The good life – slow

Right at the bottom of Spain, sits an Andalusian ancient port city; Cadiz. Connected with mainland Spain via a bridge, Cadiz is surrounded by water and seemingly cut off from the rest of the world. For decades it’s been attracting cruise ships, students, local tourists and fiesta-lovers having one of the country’s most well-known carnivals.

Here you’ll find winding streets, small tapas bars, quaint squares and buzzing street life, all before the sun dips into the Atlantic Ocean. The old town’s energy, the friendliness of the locals, the divine food and the myriad cobbled streets will entice any visitor.

It’s a slow pace of life so don’t rush your days there. That said only two to four days are needed to get your dose of Cadiz-fornia. The town is split into two parts; the new part and the old town, el casco antiguo as it’s known. That’s where you’ll want to go, that’s where Cadiz’s beauty lays.

Facing Africa, the area’s climate tends to be warm throughout the year that means you can jump in the sea in April-May and surf almost year-round. The evenings can get chilly though and as the town is only surrounded by sea, it can get quite windy.

Its plain air environment makes it the perfect setting for sunset-watching with no buildings distracting the sun’s descend into the water. The best place to see it is of course at the beach. La Caleta beach is a popular option with its parked small boards adding a sweet touch. Playa Santa Maria, however, is an even better location as the beach goes on for miles and there’s a perfect view of the coastline.

Must Do’s

For an extended vista of Cadiz, Torre Tavira is the highest point of the old town and offers panoramic views to feast the eyes. Ascending the tower is the camara obscura, an optical instrument projecting real-life images happening across town on a canvas. This is a unique tour of Cadiz as the guide explains the history and the monuments of the town offering a 360° birds-eye view.

A little bit further down the tower is a grand monument of Cadiz. The 18th-century Cathedral with its golden dome is a distinct feature of the town and it has several architectural points of interest. Its sheer size will draw you to it and if you look closely, it is a blend of styles and epochs. Its baroque style was cut short when the first architect abandoned the project. From then, it took 116 years to be completed and now also includes rococo elements and neoclassical design.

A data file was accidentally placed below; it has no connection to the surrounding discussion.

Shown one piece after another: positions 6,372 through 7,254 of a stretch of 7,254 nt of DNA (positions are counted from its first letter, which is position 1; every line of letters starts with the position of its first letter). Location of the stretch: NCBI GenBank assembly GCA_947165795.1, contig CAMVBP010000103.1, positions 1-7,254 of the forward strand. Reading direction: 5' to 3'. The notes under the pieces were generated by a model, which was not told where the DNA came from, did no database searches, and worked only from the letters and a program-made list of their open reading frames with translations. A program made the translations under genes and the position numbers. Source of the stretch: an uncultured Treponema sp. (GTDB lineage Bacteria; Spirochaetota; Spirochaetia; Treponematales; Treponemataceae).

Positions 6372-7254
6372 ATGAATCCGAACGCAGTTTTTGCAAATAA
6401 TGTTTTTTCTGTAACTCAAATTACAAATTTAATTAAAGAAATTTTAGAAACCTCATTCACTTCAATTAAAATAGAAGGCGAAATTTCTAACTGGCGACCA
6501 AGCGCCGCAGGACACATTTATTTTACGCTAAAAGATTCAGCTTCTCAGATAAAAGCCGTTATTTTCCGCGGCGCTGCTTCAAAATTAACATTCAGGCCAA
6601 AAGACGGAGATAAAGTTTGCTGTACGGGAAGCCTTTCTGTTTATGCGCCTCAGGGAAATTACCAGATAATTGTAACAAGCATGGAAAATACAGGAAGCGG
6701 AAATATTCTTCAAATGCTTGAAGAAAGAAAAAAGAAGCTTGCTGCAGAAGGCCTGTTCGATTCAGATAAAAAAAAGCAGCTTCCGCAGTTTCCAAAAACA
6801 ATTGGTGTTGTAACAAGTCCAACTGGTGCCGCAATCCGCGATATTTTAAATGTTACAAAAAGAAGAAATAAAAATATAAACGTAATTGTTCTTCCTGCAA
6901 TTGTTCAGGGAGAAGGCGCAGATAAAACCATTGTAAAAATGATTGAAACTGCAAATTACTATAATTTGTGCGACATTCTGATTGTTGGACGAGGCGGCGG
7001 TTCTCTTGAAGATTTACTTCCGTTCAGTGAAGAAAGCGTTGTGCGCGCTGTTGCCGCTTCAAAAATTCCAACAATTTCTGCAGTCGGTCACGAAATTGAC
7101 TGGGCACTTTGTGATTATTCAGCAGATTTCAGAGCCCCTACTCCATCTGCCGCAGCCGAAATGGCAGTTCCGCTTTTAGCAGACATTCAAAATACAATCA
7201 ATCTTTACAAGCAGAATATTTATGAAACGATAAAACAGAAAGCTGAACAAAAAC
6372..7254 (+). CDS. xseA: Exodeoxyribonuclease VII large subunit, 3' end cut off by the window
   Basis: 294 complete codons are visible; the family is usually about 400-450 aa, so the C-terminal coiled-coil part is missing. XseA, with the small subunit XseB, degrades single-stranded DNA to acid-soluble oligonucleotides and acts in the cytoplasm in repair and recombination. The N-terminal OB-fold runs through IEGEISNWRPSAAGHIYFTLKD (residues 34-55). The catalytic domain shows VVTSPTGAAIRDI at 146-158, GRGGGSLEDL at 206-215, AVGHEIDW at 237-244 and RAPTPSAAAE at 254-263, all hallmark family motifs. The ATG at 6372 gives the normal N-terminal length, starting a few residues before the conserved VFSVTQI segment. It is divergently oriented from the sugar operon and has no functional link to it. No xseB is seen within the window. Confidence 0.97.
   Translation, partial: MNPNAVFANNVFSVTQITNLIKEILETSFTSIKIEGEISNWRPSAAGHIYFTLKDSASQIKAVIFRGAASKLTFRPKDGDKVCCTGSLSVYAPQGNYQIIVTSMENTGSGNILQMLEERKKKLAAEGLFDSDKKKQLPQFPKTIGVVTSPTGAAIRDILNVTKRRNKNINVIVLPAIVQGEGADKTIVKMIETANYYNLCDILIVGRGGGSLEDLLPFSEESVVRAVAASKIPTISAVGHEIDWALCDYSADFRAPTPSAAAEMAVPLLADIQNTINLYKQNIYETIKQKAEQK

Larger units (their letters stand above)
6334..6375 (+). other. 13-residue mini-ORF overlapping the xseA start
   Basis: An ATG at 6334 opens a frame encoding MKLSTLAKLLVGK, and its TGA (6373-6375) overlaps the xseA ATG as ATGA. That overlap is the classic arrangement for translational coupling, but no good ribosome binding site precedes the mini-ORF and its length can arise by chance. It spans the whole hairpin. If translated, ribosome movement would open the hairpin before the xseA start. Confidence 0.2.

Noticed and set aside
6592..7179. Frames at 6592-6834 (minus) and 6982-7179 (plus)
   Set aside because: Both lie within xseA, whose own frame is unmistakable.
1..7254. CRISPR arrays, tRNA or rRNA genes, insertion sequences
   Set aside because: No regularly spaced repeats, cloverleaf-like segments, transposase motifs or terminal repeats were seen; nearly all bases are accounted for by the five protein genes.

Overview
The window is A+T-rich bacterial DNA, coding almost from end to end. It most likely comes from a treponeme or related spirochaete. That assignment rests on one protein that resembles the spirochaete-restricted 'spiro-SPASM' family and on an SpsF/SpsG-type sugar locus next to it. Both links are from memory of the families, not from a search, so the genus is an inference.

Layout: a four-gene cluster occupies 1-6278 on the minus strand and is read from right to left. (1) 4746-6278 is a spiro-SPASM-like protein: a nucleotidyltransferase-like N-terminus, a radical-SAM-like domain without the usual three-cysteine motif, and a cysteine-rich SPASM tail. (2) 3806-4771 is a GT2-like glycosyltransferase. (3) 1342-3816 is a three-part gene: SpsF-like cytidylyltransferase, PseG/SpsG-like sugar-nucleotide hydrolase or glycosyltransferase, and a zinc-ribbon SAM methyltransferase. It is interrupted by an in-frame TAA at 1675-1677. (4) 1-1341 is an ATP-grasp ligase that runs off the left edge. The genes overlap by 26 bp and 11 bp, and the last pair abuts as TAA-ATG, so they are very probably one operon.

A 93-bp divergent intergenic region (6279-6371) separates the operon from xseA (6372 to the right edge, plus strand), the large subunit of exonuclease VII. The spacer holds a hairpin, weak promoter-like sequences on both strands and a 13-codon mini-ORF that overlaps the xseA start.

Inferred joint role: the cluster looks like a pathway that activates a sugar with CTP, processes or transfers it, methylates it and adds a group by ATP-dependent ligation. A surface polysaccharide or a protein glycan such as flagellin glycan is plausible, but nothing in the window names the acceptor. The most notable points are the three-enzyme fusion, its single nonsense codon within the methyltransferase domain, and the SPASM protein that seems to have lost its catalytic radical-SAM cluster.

There are a total of 16 chapels inside and you can visit the Cathedral daily or attend the mid-day mass on Sundays. Find prices and opening hours here.

A short walk from there is the famous market of Cadiz where local producers and merchants sell their fresh goods. Find fruit, vegetables, meat, fish, cheese and a few baked goods. On the outer sides of the market, a few bars sell tapitas to be enjoyed with a cold beer.

Right outside the market is the post office and one of its most fascinating features is the lions’ mouths on its walls. Decorating the side of the building, the open lion’s mouth is where you drop off your postcards and letters to be sent around the world. It makes the postcard experience all the more exciting!

Best explored on foot, Cadiz works up an appetite quite quickly. It’s hard not to go hungry with a tapas bar filling every corner. Though the town is best known for its fried fish, Cumbres Mayores just off Plaza Mina is a meat-loving eatery that should be at the top of your to-do list.

Split into two parts, the restaurant has bigger dishes and table seating. The bar, where the majority of the locals sit, offers delicious tapas and drinks. With garlic strings and ham legs hanging from the ceiling, this quaint bar has all the right atmosphere going for itself.

Try the albondigas en Roquefort (meatballs in a Roquefort cheese sauce), robo del toro (bull’s tail) and the dates wrapped in bacon.


For a heartfelt touch of Spain, Pena Flamenca La Perla puts on flamenco performances most Fridays at 10 pm and is located in the seafront of Calle Concepcion Arenal in the Barrio de Santa María. Right next to it is El Pelicano, a music cafe-bar with several live music nights. Open also in the afternoon, it’s a great place for your cafe con leche overlooking the sea.

Oozing live jazz sounds is Cambalache jazz bar that invites local and foreign musicians to perform. Live acts are usually on every Thursday and, true to Spanish culture, performances start quite late, around 10 pm-11 pm. Find it on Calle Jose del Toro 20.

Just down the road is a beautiful boho library-café, La Clandestina. Besides delicious cakes, tostadas and coffee, this cute café also doubles up as a bookstore and a library to pick your favourite literature novel to dig into.

Even in the shortest visit to Cadiz, you will quickly realize that a fair amount of walking goes into seeing it. Its narrow, winding streets don’t allow for many cars to pass through and even the locals mostly depend on their feet and bikes.

Truth be told, even if you skip the guidebooks and just aimlessly walk the streets, they will probably show you all you need to see. The real beauty of Cadiz, its raw, authentic self is best found within its people, its ordinary eateries, squares and the bars that don’t like they have much to offer. Even the most regular corners can hide an expected surprise because Cadiz holds a peculiar touch that makes you want to stay.


Images: Eleni Philippou (except 7 & 8)